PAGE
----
Sep 2, 2010 1:34 PM by Bea Karnes, News First 5
As Hurricane Earl churned toward the Outer Banks of North Carolina with top sustained winds near 140 mph, forecasters issued a hurricane warning much further up the coast Thursday for parts of Massachusetts, including Nantucket.
The center of Earl was about 300 miles south of Cape Hatteras, N.C., around midday Thursday.
With the storm expected to start hitting North Carolina later in the day, officials expanded mandatory evacuation orders across new areas of the state's low-lying barrier islands.
The orders affect all visitors throughout Dare County as well as residents and visitors to the popular town of Nags Head, county emergency relief officials said.
Mandatory evacuations, similar to those already in effect for Hatteras Island and Ocracoke Island, were also ordered for the beach communities at Morehead City, authorities said.
The National Hurricane Center in Miami issued a tropical storm warning early Thursday for the coast of Long Island and a hurricane watch was issued for areas of Massachusetts. A hurricane warning was already in effect for the North Carolina coast.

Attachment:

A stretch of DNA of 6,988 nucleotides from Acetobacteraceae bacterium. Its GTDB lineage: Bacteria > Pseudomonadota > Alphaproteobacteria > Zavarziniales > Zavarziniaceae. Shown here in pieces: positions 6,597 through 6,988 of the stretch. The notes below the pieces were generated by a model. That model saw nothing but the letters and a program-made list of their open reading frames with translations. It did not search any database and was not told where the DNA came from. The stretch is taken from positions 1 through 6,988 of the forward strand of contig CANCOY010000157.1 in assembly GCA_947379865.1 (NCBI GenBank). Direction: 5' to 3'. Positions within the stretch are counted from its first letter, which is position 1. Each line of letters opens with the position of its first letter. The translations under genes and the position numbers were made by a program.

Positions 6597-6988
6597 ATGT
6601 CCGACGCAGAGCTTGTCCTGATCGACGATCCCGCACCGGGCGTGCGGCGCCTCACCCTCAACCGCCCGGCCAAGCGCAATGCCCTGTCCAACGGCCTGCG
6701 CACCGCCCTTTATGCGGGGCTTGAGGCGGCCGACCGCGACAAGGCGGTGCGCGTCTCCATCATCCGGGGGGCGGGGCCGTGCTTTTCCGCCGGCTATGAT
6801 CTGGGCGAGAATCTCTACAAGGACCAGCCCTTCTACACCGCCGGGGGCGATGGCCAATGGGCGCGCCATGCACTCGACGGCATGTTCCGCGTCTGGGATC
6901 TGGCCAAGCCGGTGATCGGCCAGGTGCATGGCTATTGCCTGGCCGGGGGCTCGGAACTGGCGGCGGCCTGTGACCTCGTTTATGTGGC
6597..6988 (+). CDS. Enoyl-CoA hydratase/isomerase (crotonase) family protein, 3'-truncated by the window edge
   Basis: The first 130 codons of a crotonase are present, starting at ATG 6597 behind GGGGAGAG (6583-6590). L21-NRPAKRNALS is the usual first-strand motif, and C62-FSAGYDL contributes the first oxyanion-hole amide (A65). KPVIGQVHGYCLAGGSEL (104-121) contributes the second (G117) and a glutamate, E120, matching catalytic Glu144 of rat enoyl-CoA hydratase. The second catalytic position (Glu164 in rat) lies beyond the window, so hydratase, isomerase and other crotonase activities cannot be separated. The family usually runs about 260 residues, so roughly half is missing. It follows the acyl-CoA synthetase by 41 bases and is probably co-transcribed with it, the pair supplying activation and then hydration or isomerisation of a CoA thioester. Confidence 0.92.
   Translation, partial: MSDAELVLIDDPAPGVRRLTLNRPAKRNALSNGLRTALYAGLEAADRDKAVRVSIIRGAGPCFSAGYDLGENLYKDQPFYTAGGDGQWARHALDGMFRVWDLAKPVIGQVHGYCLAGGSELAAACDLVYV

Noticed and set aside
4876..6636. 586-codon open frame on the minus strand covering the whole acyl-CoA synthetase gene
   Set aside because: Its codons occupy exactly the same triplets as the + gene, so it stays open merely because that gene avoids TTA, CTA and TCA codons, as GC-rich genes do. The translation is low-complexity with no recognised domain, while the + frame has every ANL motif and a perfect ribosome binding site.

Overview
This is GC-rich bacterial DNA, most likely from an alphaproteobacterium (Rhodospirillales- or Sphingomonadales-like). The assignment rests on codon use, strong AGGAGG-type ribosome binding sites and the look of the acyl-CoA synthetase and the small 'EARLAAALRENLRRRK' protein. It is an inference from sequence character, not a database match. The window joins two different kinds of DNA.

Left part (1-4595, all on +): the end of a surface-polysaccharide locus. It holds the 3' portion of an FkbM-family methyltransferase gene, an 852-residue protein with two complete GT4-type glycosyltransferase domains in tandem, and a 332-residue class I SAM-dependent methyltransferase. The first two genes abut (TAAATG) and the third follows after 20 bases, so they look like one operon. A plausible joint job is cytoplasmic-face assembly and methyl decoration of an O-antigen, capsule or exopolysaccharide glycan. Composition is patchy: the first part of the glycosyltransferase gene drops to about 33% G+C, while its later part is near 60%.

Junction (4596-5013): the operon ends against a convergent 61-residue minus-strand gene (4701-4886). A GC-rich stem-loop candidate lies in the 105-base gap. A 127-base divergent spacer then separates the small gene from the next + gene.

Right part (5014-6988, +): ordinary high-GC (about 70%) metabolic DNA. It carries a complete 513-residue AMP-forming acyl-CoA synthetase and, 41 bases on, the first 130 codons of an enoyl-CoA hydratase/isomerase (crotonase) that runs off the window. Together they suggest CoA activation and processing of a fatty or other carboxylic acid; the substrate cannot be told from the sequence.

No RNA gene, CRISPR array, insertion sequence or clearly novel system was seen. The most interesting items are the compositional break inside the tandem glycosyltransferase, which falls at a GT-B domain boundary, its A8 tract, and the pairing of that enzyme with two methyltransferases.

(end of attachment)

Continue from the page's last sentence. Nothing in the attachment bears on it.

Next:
Canadian officials also put parts of the Nova Scotia coast under a tropical storm watch.
Category 4 storm Earl, which has maximum sustained winds near 145 mph, was located about 410 miles south of Cape Hatteras, N.C., and was moving north-northwest near 18 mph.
Forecasters said the storm had strengthened slightly, but expected gradual weakening to start later Thursday. Hurricane-force winds extend outward 90 miles from its center.
Watches and warnings were posted along the Atlantic coast for most of North Carolina, Virginia, Maryland, Delaware, New Jersey, New York, Connecticut, Rhode Island and part of Massachusetts, alerting residents that hurricane and tropical storm conditions were possible within 36 to 48 hours.
No storm has threatened such a broad swath of the U.S. shoreline - the densely populated coast from North Carolina to New England - since Hurricane Bob in 1991, National Hurricane Center spokesman Dennis Feltgen said.
The last Category 4 to approach the Outer Banks was Helene in 1950, NBC News Meteorologist Bill Karins reported.